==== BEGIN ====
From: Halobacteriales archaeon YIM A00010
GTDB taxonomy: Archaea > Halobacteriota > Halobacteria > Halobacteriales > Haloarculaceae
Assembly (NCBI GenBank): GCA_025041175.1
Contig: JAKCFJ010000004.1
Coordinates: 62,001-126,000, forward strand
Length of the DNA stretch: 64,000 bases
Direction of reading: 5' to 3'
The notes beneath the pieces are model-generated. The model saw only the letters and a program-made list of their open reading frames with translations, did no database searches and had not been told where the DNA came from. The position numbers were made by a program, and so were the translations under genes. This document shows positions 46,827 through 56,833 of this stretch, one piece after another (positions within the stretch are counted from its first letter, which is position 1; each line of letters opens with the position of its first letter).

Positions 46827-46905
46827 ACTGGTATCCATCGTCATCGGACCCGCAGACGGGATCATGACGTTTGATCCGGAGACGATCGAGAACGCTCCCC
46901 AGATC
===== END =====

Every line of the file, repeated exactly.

From: Halobacteriales archaeon YIM A00010
GTDB taxonomy: Archaea > Halobacteriota > Halobacteria > Halobacteriales > Haloarculaceae
Assembly (NCBI GenBank): GCA_025041175.1
Contig: JAKCFJ010000004.1
Coordinates: 62,001-126,000, forward strand
Length of the DNA stretch: 64,000 bases
Direction of reading: 5' to 3'
The notes beneath the pieces are model-generated. The model saw only the letters and a program-made list of their open reading frames with translations, did no database searches and had not been told where the DNA came from. The position numbers were made by a program, and so were the translations under genes. This document shows positions 46,827 through 56,833 of this stretch, one piece after another (positions within the stretch are counted from its first letter, which is position 1; each line of letters opens with the position of its first letter).

Positions 46827-46905
46827 ACTGGTATCCATCGTCATCGGACCCGCAGACGGGATCATGACGTTTGATCCGGAGACGATCGAGAACGCTCCCC
46901 AGATC